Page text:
Get psyched!

AN IN­TRO­DUC­TION TO HOW THE BRAIN STORES MEM­O­RIES — AND PRAC­TI­CAL WAYS YOU CAN BOOST YOURS.

TechLife Australia - - WELCOME - [ SHARMISHTA SARKAR ]

YOU’RE RUN­NING LATE and, for the life of you, you can’t re­mem­ber where you put your keys. Ah, mem­ory... it can be so be­fud­dling — oc­ca­sion­ally work­ing mar­vel­lously well, but of­ten giv­ing you the slip.

Don’t fret: it’s not just you. The way hu­man mem­ory works is so com­pli­cated that sci­en­tists are still try­ing to fig­ure it out. What we do know is that nerve cells com­mu­ni­cat­ing with each other in the pres­ence of neu­ro­trans­mit­ters (aka the chem­i­cals that fa­cil­i­tate the trans­mis­sion of neu­ral sig­nals) to process in­for­ma­tion in the brain, and the strength of these sig­nals, is what is be­lieved to be be­hind the for­ma­tion of mem­o­ries. “The per­sis­tent strength­en­ing of these ac­ti­vated synapses (con­nec­tions) be­tween neu­rons is called long-term po­ten­ti­a­tion (LTP),” ex­plains Wil­liam Grif­fith, a cel­lu­lar neu­ro­sci­en­tist at the Texas A&M Health Sci­ence Cen­ter Col­lege of Medicine. “LTP is the most recog­nised cel­lu­lar mech­a­nism to ex­plain mem­ory be­cause it can al­ter the strength be­tween brain cell con­nec­tions. If this strength is main­tained, a mem­ory can be formed.”

IN­FOR­MA­TION PRO­CESS­ING

Mem­ory is com­posed of sen­sory cues like sight and smell, mean­ing dif­fer­ent parts of the brain need to be fir­ing at the same time to summon mem­o­ries of any type, from your nana’s home­cooked meals, to how to ride a bi­cy­cle. More­over, sen­sa­tions only be­come mem­o­ries if they’re ‘en­coded’ into the brain, which is achieved us­ing chem­i­cals and elec­tri­cal im­pulses. For that, you’ll need to have been pay­ing at­ten­tion to some­thing. If you aren’t, chances are the event won’t be en­coded, and you therefore won’t have any as­so­ci­ated mem­o­ries.

Your ini­tial sen­sory per­cep­tions of an event get stored as short-term mem­ory. These per­cep­tions can be vis­ual, tac­tile, au­ral or ol­fac­tory (ie smell). Mem­o­ries can even be a com­bi­na­tion of these. Short-term mem­o­ries have an ex­piry date, but re­call them a few times and they be­come part of your long-term mem­ory. The more you re­call some­thing, the stronger the synap­tic con­nec­tions, the stronger and longer the mem­ory.

FORGETFULNESS

There’s no such thing as ‘good’ or ‘bad’ mem­ory. We all deem dif­fer­ent things to be im­por­tant, so our mem­o­ries are just as se­lec­tive and var­ied as our per­son­al­i­ties. If you’ve for­got­ten where you left your keys, you ei­ther weren’t pay­ing at­ten­tion to where you left them or, when search­ing for them, there are too many dis­trac­tions around you, ham­per­ing the re­call power of the mem­ory. More­over, if one or more synap­tic con­nec­tions didn’t fire at the time of recol­lec­tion, it is pos­si­ble that those con­nec­tions can get made later, giv­ing you the prover­bial light-bulb mo­ment when you re­mem­ber where you left your keys long af­ter you’ve stopped look­ing.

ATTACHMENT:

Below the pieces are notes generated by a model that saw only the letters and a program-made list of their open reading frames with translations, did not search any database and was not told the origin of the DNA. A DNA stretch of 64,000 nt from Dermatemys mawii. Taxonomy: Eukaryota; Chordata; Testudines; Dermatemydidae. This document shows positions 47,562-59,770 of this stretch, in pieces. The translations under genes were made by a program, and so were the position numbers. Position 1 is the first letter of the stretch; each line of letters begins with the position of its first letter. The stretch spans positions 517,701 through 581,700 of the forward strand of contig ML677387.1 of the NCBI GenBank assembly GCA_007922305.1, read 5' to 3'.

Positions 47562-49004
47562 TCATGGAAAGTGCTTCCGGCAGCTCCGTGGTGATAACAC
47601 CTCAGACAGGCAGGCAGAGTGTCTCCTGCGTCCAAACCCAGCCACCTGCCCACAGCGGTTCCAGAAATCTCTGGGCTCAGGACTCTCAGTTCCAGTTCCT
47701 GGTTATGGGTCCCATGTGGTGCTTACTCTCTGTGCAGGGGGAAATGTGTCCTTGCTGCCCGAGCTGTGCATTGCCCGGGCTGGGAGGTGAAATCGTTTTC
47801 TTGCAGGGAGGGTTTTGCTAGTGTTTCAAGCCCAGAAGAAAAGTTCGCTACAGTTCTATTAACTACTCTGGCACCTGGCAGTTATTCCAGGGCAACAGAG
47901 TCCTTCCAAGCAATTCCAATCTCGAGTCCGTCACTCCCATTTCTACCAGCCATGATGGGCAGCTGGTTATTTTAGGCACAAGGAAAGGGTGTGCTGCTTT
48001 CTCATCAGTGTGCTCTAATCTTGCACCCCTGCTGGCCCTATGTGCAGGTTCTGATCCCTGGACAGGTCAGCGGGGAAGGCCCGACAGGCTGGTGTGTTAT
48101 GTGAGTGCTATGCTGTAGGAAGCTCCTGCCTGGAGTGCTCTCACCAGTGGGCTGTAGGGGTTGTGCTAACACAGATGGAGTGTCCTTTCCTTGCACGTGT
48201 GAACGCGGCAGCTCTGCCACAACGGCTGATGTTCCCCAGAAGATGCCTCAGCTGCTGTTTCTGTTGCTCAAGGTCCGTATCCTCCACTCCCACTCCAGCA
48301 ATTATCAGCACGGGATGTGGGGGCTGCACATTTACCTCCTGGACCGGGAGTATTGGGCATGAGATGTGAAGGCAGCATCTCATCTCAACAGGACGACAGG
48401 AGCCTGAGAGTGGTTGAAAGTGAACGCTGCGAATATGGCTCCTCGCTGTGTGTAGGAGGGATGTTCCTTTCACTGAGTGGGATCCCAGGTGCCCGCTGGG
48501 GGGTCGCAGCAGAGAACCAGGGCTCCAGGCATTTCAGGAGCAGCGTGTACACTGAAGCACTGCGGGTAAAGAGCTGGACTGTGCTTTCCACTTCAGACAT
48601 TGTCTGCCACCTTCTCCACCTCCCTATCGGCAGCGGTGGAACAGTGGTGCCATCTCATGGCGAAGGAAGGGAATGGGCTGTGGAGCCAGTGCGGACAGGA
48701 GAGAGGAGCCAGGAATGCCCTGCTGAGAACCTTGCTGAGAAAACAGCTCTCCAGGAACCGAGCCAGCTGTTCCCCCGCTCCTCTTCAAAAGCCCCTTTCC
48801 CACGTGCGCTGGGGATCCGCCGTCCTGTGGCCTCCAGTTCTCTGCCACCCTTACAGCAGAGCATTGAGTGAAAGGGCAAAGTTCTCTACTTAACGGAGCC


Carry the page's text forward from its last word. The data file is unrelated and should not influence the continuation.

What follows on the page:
MEM­ORY AND AG­ING

Af­ter the age of 20, our brains be­gin to ex­pe­ri­ence the oc­ca­sional break­down of the mem­ory re­call pro­cesses. This is ab­so­lutely nor­mal, and in­creases in fre­quency as we get older, as age­ing causes the strength in the brain’s nerve synapses to fal­ter, af­fect­ing our abil­ity to re­mem­ber things. In fact, some ar­eas of our brain that are im­por­tant to mem­ory re­call be­come vul­ner­a­ble as we get older, like the hip­pocam­pus, which loses 5% of its cells for ev­ery decade we age. So not be­ing able to re­mem­ber a per­son’s name at a so­cial event is quite nor­mal, and may not nec­es­sar­ily be a sign of de­men­tia.

BRAIN BOOST

Like any other or­gan in the body, the brain un­der­goes wear-and-tear as we get older, and with­out proper ‘ex­er­cise’, the brain also suf­fers. As we men­tioned in a pre­vi­ous Get Psyched col­umn (see is­sue 67, page 19), cre­ative and in­tel­lec­tual pas­times (like read­ing and cross­word puz­zles) keep the brain fir­ing and, ac­cord­ing to a study pub­lished in the jour­nal ‘Neu­rol­ogy’ in 2013, can help to re­duce the risk of late-life cog­ni­tive de­gen­er­a­tion by up to 32%.

Along with these kinds of ‘brain work­outs’, a healthy life­style also goes a long way in keep­ing the brain tick­ing. Eat­ing the right foods (like the Mediter­ranean diet, which is known to con­tain mem­ory-boost­ing foods), plenty of phys­i­cal ex­er­cise and keep­ing reg­u­lar sleep pat­terns have also been known to have pos­i­tive ef­fects, as does keep­ing your brain hy­drated by mak­ing sure you drink enough wa­ter.

So­cial in­ter­ac­tions are known to ward off de­pres­sion and other stress fac­tors which can af­fect mem­ory re­call. So get out there and be so­cial — and we don’t mean via Face­book!

Newspapers in English

Newspapers from Australia

© PressReader. All rights reserved.